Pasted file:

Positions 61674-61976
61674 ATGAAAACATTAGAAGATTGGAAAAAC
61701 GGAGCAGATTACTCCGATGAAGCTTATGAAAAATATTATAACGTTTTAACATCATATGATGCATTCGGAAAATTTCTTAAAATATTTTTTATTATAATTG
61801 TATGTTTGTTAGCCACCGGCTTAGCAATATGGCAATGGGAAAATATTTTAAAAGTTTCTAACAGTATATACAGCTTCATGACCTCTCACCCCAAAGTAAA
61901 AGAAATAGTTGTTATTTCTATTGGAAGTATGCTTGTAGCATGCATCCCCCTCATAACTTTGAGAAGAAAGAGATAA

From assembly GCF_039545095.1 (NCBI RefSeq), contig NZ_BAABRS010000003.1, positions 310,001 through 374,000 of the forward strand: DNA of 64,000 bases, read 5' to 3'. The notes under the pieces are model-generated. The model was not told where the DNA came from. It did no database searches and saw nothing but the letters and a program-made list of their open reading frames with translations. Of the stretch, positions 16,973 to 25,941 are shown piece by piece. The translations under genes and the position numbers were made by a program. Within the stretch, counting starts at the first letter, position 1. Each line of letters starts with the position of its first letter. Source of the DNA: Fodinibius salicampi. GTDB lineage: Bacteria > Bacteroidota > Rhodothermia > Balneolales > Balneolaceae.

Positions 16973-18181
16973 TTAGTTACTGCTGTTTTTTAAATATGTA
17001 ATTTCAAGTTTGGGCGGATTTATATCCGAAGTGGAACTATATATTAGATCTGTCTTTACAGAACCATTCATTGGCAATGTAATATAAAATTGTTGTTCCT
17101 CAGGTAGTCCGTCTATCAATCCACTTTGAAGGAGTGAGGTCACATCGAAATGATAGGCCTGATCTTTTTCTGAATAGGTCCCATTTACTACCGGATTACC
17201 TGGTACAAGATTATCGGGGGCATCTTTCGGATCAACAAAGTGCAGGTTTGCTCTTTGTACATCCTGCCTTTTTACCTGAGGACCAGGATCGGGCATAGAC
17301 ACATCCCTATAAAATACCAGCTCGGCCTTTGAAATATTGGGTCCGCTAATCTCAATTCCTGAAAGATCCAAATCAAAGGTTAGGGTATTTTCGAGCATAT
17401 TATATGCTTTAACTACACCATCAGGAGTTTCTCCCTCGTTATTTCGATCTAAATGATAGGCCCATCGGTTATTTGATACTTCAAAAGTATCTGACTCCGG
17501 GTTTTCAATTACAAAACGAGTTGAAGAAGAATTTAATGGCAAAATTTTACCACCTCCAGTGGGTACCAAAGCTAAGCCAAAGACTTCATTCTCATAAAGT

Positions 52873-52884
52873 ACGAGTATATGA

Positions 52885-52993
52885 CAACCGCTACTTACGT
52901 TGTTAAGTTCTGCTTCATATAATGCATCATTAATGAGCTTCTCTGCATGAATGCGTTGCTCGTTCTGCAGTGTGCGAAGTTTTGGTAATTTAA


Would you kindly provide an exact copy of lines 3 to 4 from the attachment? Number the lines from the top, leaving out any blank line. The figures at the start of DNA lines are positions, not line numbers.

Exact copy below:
61701 GGAGCAGATTACTCCGATGAAGCTTATGAAAAATATTATAACGTTTTAACATCATATGATGCATTCGGAAAATTTCTTAAAATATTTTTTATTATAATTG
61801 TATGTTTGTTAGCCACCGGCTTAGCAATATGGCAATGGGAAAATATTTTAAAAGTTTCTAACAGTATATACAGCTTCATGACCTCTCACCCCAAAGTAAA